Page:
- There was no difference in 4-hour or 24-hour numbers of blood, plasma, or platelets transfused
- ICU and hospital length of stay were identical
- 24-hour mortality in the REBOA group was significantly higher (36% vs 19%)
- REBOA patients were significantly more likely to require amputation (5% vs 1%)
Bottom line: These are not great numbers for REBOA! What gives? There are a number of possibilities:
- It’s a database study, so some key information might be missing
- The numbers remain small, only 140 patients out of half a million records in two years!
- There is no way to know how the patients were selected for REBOA
- The experience and skill level at the hospital performing the procedure is not known
- The interplay of other injuries and comorbidities is unclear
- And many more…
BUT, the numbers are concerning. The early adopter centers have better outcomes, and this has prompted many centers with fewer eligible patients to jump on the bandwagon. We all need to remember that this is a brand new procedure and we are still learning the nuances. It is extremely important that every center performing REBOA contribute their results to a national registry. We still need to figure out which patients will benefit from it, how it should be used, and how we can minimize complications and maximize survival in our patients.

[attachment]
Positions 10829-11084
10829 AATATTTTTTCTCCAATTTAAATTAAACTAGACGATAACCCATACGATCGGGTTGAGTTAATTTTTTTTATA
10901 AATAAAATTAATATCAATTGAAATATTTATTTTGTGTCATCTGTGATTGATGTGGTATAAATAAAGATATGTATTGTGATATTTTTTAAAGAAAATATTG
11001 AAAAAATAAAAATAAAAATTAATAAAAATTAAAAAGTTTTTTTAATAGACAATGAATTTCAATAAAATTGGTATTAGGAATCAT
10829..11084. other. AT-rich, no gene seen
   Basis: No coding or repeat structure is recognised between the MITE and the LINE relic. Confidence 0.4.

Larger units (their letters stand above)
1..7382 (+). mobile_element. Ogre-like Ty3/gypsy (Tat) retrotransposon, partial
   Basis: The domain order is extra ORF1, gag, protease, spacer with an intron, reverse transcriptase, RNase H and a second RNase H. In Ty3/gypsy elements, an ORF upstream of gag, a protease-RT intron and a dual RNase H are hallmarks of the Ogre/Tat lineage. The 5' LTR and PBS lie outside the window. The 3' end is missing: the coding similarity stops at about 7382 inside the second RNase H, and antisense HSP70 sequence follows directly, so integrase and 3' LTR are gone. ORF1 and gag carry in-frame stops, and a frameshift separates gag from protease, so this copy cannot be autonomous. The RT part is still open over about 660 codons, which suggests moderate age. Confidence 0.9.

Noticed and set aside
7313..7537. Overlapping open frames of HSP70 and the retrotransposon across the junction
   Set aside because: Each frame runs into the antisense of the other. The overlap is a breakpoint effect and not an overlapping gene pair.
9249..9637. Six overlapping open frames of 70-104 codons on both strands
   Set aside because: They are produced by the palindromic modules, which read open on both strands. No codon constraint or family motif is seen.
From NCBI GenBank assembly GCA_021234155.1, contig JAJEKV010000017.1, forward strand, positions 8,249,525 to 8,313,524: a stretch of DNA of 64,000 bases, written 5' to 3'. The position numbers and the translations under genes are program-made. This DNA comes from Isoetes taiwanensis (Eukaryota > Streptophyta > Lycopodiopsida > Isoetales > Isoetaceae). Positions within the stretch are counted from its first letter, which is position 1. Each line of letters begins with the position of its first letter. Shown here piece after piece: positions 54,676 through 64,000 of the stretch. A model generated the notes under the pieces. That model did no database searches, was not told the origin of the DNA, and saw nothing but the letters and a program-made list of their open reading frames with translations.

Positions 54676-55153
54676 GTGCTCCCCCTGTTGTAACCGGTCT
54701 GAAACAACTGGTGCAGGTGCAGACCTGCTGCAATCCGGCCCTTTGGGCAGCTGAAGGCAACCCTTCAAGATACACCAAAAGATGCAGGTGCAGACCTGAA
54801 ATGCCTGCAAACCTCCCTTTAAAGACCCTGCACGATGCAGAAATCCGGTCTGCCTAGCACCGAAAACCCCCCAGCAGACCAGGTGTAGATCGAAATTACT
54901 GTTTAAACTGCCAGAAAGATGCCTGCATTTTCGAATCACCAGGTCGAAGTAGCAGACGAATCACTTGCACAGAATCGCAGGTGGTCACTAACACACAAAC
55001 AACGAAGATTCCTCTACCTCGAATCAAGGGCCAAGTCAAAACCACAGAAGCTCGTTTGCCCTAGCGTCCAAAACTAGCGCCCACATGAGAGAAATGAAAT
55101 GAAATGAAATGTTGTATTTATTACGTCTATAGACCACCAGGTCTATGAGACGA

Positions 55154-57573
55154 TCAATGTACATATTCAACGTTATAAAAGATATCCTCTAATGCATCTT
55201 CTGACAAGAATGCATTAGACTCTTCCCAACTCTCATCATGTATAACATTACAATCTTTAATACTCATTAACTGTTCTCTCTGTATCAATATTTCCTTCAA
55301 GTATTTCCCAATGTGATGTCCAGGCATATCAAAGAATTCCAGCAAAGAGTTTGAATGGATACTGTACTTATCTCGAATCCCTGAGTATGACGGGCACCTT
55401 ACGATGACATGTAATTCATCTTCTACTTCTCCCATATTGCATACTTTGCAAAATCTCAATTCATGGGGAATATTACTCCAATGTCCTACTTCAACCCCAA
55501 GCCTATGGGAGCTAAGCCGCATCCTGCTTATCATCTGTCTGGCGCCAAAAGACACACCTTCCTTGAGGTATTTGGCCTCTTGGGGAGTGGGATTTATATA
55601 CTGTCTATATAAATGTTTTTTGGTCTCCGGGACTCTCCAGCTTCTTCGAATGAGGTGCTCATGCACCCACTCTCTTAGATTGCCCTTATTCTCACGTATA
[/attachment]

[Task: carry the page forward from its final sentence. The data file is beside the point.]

Reference: Nationwide analysis of resuscitative endovascular balloon occlusion of the aorta (REBOA) in civilian trauma. Session I Paper 5, AAST 2018.